Welcome to Navy History Matters—our weekly compilation of articles, commentaries, and blogs related to history and heritage. Every week, we’ll gather the top-interest items from a variety of media and social media sources, and then link you to related content at NHHC’s website (history.navy.mil), your authoritative source for Navy history.
Compiled by Brent Hunt, Naval History and Heritage Command’s Communication and Outreach Division
Public Can Lay Flowers on the Tomb of the Unknown Soldier for First Time in 100 Years
For the first time in nearly a century, members of the public will be able to lay flowers directly in front of the Tomb of the Unknown Soldier. Arlington National Cemetery is scheduled to hold a two-day event on Nov. 9–10, dubbed, “The Tomb of the Unknown Soldier Centennial Commemoration Public Flower Ceremony.” It’s a rare opportunity to approach the tomb, a privilege usually reserved to the sentinels of the 3rd U.S. Infantry Regiment, “The Old Guard.” The ceremony is part of the commemoration of the tomb’s centennial. “As the stewards of the Tomb of the Unknown Soldier, it’s our honor to lead the centennial commemoration of this site,” said Karen Durham-Aguilera, executive director of Army National Military Cemeteries and Arlington National Cemetery in a statement. “The Tomb has served as the heart of Arlington National Cemetery. It is a people’s memorial that inspires reflection on service, valor, sacrifice, and mourning. As a sacred memorial site and the grave of three unknown American service members, the Tomb connects visitors with the legacy of the U.S. armed forces throughout the nation’s history.” For more, read the article.
NHHC’s Detachment Boston Established—30 Years Ago
Following the closure of the Boston Navy Yard and the disestablishment of the Supervisor of Shipbuilding’s Office, the Naval Historical Center Detachment Boston was established on Oct. 25, 1991, to maintain and repair frigate Constitution. The origins of what is now known as NHHC Detachment Boston can be traced back to September 1897, when “Old Ironsides” returned to Boston for the 100th anniversary of her Oct. 21, 1797, launch. In 1954, Public Law 523 authorized the Secretary of the Navy “to repair, equip, and restore the United States ship Constitution as far as may be practicable, to her original condition, but not for active service, and thereafter to maintain the United States ship Constitution at Boston, MA.” Today, Constitution remains the world’s oldest commissioned warship afloat.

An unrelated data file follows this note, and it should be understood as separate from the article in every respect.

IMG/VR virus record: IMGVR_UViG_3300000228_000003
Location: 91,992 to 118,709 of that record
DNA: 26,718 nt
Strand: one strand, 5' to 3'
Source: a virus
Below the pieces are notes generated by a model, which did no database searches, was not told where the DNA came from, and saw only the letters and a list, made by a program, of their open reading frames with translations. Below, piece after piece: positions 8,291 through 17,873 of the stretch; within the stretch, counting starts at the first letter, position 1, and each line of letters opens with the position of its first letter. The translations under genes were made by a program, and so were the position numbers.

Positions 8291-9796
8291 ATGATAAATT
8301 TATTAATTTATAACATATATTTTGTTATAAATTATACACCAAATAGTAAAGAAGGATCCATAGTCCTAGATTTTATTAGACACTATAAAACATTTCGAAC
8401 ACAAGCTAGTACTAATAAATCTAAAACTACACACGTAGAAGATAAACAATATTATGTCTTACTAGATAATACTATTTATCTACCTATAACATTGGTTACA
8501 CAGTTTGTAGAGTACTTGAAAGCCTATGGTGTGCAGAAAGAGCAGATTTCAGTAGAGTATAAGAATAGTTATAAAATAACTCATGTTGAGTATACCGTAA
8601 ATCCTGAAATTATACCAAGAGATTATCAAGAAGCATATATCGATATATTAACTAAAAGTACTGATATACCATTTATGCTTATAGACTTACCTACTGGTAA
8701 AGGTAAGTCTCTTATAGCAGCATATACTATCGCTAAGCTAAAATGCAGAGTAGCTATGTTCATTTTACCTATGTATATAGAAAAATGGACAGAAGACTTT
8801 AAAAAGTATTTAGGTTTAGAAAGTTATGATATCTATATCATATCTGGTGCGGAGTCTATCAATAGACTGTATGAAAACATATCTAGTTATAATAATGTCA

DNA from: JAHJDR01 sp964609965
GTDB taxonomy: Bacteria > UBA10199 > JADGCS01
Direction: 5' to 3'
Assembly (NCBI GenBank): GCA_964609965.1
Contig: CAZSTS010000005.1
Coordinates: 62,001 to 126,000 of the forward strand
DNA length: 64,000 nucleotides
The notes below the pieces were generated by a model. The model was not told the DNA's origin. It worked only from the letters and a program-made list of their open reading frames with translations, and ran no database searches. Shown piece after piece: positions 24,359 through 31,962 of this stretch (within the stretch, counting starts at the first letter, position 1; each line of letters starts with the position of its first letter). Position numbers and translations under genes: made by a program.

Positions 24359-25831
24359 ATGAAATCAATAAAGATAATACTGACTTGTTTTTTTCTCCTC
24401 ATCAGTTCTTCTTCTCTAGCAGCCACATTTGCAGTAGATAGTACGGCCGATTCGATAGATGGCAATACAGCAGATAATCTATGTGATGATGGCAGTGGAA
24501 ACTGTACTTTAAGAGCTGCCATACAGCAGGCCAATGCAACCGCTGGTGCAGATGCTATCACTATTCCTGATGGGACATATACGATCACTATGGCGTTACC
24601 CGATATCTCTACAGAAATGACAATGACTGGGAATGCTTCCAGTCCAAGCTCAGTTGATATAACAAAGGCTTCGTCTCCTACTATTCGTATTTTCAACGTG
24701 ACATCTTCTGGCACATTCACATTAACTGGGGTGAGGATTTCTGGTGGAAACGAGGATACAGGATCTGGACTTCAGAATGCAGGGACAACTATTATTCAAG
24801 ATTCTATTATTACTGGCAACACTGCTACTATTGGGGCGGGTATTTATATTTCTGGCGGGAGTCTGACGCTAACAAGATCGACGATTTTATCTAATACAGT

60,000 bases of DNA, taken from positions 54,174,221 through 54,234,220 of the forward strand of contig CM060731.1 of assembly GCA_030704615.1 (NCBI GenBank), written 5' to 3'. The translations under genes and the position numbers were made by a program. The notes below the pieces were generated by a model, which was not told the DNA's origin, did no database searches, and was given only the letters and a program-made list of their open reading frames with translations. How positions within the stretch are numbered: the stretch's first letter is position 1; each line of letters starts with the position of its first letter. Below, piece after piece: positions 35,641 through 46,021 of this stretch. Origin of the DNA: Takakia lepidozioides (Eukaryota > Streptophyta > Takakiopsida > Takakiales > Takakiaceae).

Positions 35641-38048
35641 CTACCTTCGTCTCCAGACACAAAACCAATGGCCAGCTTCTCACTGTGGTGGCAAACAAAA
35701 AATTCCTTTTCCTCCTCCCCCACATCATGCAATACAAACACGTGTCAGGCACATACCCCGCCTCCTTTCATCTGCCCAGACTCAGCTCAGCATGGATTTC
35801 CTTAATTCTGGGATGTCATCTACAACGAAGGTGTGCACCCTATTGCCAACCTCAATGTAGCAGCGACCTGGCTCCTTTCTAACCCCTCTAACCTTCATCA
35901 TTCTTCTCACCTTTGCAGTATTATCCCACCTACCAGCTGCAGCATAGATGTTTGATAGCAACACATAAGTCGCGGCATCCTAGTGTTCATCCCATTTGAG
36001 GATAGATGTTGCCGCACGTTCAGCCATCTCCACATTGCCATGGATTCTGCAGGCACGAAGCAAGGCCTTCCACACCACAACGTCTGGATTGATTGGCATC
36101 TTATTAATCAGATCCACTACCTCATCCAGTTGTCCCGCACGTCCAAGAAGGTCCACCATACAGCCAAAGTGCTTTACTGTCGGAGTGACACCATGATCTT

On Oct. 23, 1983, two truck bombs struck separate buildings in Beirut, Lebanon, housing U.S. Marines and French forces, killing nearly 300 American and French service members. It was the single deadliest day in U.S. Marine Corps history since World War II’s Battle of Iwo Jima. The Marines were in Lebanon to establish a presence in Beirut, providing the stability necessary for the Lebanese government to regain control of the capital city and train the Lebanese armed forces to become strong enough to protect itself. After some tense moments following the attacks, President Ronald Reagan ordered the Marines to withdraw to Sixth Fleet ships offshore. By Feb. 23, the Marines began movement to rejoin their supporting ships, ending 17 months of continuous operations in the country. For more, check out the Lebanon—They Came in Peace page at NHHC’s website.
First Tabasco Expedition Began—175 Years Ago